Sheep Dog 'N' Wolf
a game by Infogrames Europe SA
Back in the halcyon days of my pre-school youth I remember being deeply disturbed by an episode of Look And Read (which was pretty horrific at the best of times) that featured cattle rustlers hell bent on stripping rural Wales of itsjailbait.
The 20-minute shocker was filled with shots of mud, gratuitous shots of green Wellington boots and menacing ankles, followed by 20mph truck chases down winding country lanes, and the net result was that these protagonists went straight to the top of my 'most evil' list. I've learned a lot since then, and after several brushes with archetypal farmers, I wish the rustlers of the world nothing but luck, and spend most days damning the fact that I'm not brave enough to risk buckshot on the arse or the sight of farmers barking at the moon.
Luckily, I can now live out my rustling fantasies and stick two fingers up to the farmers of the world on the PC, and what's more, there's not a West Country accent in sight. Sheep, Dog 'N Wolf is the first in a new genre, the rustle 'em up, and it lets you take the starring role of Ralph Wolf (Wile E Coyote's cousin apparently), tasked with stealing sheep from under the watchful gaze of Sam the Sheepdog.
If it sounds familiar then you might have caught some of the obscure cartoons penned around the same concept - the first one was released in 1953 under the title Don't Give Up The Sheep and became a massive hit in Wales. See the boxout for the tragic story behind the fairytale.
The premise in Sheep, Dog 'N Wolf is simple: get in, get a sheep, get out. If Sam spots you, you get thumped in typical Looney Tunes style. You don't die and you don't have to go back to the beginning of the level. Thus promoting progression through careful thought and eliminating the frustration you'd feel if you spent an hour getting to the last stage in the level just to make a simple mistake that forces you to do the whole thing again.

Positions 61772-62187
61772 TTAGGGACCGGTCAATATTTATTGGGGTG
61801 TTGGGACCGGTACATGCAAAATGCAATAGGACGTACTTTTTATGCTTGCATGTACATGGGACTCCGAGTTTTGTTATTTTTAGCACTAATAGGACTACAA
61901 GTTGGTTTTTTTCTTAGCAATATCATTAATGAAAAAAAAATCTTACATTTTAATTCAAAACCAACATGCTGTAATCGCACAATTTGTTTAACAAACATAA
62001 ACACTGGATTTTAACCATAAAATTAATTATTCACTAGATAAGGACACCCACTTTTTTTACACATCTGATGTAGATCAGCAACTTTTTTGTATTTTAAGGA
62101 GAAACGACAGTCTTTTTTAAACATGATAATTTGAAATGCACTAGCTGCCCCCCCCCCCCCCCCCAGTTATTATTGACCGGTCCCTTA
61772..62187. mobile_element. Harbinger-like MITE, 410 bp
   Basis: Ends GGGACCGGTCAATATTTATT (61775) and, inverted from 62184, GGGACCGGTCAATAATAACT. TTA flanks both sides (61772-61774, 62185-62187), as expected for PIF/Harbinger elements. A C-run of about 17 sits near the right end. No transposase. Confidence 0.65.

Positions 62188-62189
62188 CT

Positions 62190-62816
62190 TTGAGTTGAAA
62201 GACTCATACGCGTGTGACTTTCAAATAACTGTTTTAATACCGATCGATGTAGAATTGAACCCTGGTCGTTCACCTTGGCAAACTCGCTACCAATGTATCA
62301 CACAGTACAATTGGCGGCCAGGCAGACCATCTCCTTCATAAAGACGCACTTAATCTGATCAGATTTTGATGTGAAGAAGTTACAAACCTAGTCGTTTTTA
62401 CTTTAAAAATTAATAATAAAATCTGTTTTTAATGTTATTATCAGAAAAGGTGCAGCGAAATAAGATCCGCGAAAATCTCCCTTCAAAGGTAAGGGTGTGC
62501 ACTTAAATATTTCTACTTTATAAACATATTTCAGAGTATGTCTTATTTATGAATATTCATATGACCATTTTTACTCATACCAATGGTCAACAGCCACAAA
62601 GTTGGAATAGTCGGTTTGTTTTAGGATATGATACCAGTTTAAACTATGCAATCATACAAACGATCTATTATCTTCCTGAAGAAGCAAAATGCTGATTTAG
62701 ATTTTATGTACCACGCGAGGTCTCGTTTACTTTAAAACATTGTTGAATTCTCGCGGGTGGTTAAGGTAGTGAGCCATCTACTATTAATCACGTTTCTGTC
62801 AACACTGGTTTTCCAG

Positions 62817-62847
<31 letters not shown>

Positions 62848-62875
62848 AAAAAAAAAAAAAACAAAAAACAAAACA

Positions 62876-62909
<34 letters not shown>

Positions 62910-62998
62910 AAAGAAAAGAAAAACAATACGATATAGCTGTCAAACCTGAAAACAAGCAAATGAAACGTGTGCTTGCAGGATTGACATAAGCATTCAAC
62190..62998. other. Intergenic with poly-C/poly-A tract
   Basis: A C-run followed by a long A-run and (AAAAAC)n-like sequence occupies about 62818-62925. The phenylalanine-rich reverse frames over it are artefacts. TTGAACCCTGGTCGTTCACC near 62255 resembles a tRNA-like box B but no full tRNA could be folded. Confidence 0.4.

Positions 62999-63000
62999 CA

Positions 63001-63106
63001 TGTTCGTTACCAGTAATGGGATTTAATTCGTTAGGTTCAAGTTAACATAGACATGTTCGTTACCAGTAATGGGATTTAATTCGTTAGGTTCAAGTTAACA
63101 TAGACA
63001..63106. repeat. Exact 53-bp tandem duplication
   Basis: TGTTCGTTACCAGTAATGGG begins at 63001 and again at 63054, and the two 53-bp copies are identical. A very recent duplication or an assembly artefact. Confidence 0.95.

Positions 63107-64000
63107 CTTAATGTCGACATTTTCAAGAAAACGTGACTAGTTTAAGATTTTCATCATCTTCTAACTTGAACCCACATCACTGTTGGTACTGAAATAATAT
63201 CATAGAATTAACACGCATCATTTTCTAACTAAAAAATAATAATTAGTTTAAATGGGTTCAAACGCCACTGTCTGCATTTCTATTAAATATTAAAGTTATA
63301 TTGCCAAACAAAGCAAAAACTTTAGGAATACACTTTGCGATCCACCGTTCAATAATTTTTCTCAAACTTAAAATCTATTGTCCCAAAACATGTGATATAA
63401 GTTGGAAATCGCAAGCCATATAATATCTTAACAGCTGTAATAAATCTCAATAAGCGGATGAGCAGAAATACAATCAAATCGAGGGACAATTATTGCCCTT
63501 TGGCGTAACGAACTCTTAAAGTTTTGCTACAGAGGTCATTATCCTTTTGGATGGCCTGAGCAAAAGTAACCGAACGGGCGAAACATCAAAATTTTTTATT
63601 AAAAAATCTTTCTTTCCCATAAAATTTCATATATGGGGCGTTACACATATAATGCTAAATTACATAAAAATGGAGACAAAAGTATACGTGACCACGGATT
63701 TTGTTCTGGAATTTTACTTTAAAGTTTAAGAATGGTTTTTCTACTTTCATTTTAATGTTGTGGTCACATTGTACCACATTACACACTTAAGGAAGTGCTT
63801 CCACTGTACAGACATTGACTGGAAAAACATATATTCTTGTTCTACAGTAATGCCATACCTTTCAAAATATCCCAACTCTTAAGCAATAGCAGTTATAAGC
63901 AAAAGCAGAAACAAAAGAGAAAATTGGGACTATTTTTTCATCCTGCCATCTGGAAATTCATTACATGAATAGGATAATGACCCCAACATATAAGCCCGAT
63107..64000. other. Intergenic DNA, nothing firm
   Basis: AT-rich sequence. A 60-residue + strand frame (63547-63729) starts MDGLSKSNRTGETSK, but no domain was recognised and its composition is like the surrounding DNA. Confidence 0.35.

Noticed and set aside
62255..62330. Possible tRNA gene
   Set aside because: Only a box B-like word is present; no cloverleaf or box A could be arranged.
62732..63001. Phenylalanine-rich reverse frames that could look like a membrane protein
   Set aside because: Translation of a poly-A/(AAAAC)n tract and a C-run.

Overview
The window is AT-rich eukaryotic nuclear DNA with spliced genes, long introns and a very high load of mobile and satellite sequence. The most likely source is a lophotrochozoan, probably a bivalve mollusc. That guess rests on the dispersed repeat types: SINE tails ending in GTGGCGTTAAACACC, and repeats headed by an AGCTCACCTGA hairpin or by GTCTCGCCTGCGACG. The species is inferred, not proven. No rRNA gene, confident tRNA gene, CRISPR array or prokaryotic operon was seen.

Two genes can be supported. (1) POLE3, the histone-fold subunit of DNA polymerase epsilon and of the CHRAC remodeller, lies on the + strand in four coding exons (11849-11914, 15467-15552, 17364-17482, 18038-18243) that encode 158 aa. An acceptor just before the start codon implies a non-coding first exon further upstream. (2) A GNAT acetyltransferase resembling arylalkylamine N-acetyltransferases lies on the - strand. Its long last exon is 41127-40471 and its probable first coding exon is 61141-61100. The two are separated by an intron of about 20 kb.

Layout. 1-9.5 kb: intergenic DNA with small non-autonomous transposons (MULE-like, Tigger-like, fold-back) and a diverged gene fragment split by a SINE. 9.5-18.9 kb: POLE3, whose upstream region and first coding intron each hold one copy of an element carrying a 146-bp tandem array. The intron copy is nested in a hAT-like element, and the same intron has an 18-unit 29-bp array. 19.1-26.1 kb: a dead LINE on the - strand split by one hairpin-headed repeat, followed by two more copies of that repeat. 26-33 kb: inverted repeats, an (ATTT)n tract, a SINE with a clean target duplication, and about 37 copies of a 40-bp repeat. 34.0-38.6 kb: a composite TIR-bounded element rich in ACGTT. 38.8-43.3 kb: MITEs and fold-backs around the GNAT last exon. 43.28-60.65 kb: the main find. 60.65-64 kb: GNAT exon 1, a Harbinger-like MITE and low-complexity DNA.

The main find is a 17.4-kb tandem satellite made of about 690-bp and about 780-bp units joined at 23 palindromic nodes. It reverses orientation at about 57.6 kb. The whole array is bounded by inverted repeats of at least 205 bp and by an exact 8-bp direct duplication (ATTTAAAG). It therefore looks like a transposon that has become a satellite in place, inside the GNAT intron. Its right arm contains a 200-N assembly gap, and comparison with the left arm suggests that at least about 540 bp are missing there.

At the start of each level you get a fly-by, which shows increasingly large levels packed with obstacles, mailboxes, seesaws (or teeterboards in the unlikely event that any Americans are reading this preview), bushes you can hide in and lettuce you can lure the sheep with. You also get to access some of the best Acme gadgets, such as rockets, dynamite and my favourite, scent of sheep, which are available through mailboxes conveniently scattered across the levels.
Whenever you get near Sam and his flock a radar icon appears showing you which way Sam's head is facing. When it's green you're getting close but you're not in any danger. If it turns orange it means you're in his range and you need to engage stealth mode and should only move when his head's facing away from you. Red means a chase and most of the time a clip around the ear.
So it's not really familiar Loony Hines stuff - most of the others have been mediocre platform games - and Sheep, Dog 'N Wolf is definitely not aimed at children. The puzzles are too hard after the opening training levels and the pace of the game is way too slow and cranial. In my mind this poses a bit of a conundrum.
Because of the Looney Tunes connection, it's the sort of game parents are going to pick up in the shop without realising that they're not the cosy cartoon graphics there appears to be a puzzle game with potential. We'll find out if it lives up to it next month, when we should have completed review code and access to the the game's full 16 levels.
Behind the laughter, lurks a dark, dark world...
You might think of the cartoon world as a glamorous happy go lucky sort of place, but behind the countless frames of joy and happiness lurks a seamier side, of stars and their egos, and crumpled, broken failures.
Sam Sheepdog and Ralph Coyote made their debut in the heady 1950s, with Don't Give Up The Sheep, and had a huge impact when Ralph attempted to trick Sam into giving up his sheep by hiding inside a bush. Because of their ingenuity they weren't off the big screen for long, and the next year smashed their way back in Sheep Ahoy, when the pair thought they'd entrenched themselves in the public consciousness with the introduction of the teeterboard.
However, many analysts predicted they'd peaked too early, and in hindsight, playing your trump card in only your second cartoon is a mistake of epic proportions. In desperation, Ralph and Sam tried to spice up the action with a drag scene (the infamous Little Bo Peep episode), but a horrified public switched off in droves.
Inevitably, it was all brought to an end in 1963 with Woolen Under Where, a cartoon that even lost the will to promote itself with a decent pun. After that, Sam hit the bottle hard and Ralph has had to spend almost 40 years watching his cousin, Wile E, become one of the Looney Tunes' biggest stars. That's showbiz folks.
2018-11-01 Sheep Dog N Wolf game added.